There’s no mistake, these games demonstrate what the Falcon does well -- it’s just that they are not particularly interesting. Throwing down nearly $200 for a few beer and pretzel games, though novel, doesn't make sense.
With many respects, I felt much the same way I did the first time I loaded up Wii Sports. Sure I can punch someone’s Mii in the face, but what do you do after 20 minutes of that?
The fact is Novint needs more than Half-Life 2 to warrant a purchase for gamers. Don’t get me wrong, if your first child is named Gordon Freeman and you occasionally have hallucinations of Vortigaunt janitors assisting you with your day-to-day activities that include overthrowing an alien race, then you should probably pick up a Falcon on your way to the psychiatrist.
If Novint can pick up support from other engines, such as Unreal Engine 3, it would be much easier to justify a pre-order or eventual purchase. The Source engine is a major win with regard to support – Team Fortress 2 is one of the most anticipated FPS games this year. However, there are too many other games that could benefit from this technology and none have announced support for Novint just yet.
The Novint Falcon, or a technology very similar to it, will revolutionize gaming some day. Modern games immerse our sense of sight and sound, yet the sense of touch is completely ignored by modern developers outside of Novint.
|4 User Comment(s) • 2 root comment(s)|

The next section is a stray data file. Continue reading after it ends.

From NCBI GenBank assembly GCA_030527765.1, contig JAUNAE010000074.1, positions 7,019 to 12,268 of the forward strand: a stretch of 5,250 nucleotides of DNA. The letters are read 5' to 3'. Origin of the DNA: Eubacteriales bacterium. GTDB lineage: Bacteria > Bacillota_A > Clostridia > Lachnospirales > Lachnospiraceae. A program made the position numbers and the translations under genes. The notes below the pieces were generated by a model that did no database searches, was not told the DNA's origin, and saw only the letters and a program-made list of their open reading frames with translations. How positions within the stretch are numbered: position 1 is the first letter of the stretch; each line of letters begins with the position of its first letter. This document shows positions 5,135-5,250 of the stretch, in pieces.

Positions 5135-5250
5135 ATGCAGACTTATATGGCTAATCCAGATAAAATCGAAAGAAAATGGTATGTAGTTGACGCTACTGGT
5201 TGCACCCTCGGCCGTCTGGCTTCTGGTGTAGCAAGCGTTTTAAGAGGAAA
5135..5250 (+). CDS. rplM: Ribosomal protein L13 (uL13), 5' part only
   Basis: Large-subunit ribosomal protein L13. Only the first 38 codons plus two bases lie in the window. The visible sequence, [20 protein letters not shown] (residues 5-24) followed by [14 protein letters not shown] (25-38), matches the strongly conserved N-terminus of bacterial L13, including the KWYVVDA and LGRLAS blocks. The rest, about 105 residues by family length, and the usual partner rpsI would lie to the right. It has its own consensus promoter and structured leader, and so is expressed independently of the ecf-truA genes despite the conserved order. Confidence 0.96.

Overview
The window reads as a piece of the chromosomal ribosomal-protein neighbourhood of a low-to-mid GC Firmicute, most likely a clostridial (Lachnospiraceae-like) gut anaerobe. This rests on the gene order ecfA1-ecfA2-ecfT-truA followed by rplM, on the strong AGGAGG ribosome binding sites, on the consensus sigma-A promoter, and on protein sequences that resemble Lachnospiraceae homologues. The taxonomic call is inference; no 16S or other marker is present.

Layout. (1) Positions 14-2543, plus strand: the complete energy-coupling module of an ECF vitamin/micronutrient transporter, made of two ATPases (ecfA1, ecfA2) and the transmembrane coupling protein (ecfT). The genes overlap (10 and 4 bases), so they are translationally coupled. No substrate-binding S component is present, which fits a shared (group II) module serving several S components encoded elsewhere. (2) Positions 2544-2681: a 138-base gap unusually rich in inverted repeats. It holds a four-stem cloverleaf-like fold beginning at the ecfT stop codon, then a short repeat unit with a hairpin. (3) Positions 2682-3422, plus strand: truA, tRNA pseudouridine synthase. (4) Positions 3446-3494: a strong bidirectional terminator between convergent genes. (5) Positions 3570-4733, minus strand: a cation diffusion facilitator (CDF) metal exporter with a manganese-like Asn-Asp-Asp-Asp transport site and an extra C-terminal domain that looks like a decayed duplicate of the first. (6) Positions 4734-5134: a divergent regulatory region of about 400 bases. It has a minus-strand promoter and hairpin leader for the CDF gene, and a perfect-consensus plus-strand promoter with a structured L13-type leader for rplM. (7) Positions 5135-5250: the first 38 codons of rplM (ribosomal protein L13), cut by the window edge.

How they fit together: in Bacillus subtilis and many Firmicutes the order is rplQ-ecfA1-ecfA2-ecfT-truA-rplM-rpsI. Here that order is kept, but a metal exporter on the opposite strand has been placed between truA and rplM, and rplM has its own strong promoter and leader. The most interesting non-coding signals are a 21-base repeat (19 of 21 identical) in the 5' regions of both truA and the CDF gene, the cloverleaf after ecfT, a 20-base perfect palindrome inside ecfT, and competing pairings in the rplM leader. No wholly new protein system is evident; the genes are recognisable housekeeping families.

| suibhne (65) Mar 15, 2007 - 01:45 pm | Edited on Mar 15, 2007 - 01:46 pm|
|When it comes to games like TF2, I wonder whether the Falcon wouldn't be a disadvantage. In competitive online gaming, it pays to strip out anything extraneous; people alter their .ini files to remove ambient sounds and even their own footsteps, and I have a hard time believing they'd put up with an input device that got in their way for the sake of realism. In single-player games, on the other hand, I can see this being pretty interesting.|
Your write-up raised a lot of questions for me. Most of them are for the future, but there is one I wish you'd answered: how exactly does it work? :)
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| Kristopher (5) Mar 15, 2007 - 03:59 pm|
|Well, unfortunately there's a lot of hush-hush about the specifics; I think that's just because there's no shipping product. |
From what I could gather, it seems that the Source engine allows for texture parameters on objects for rendering purposes. For a tactile input device, the only major hurdle is mapping those textures to the actuators inside the Falcon.
With regard to your comment on realism: I think this is becoming more prevalent in gaming. Yeah in competitive gaming, you have people doing odd things like strip out the sounds, but you also have competitive gamers that utilize the audio extensively -- tree branches cracking indicate someone is sneaking up behind me.
In addition, AGEIA has put a lot of work into making physics processing an advantage in UE3. For example, cloth deformations visible due to the PhysX engine reveal greater detail behind canvas trucks, for example.
Over all, while I think gamers tend to strip things out of games, like level of detail, I think as the decade begins to close you're going to find games and gamers go the opposite direction.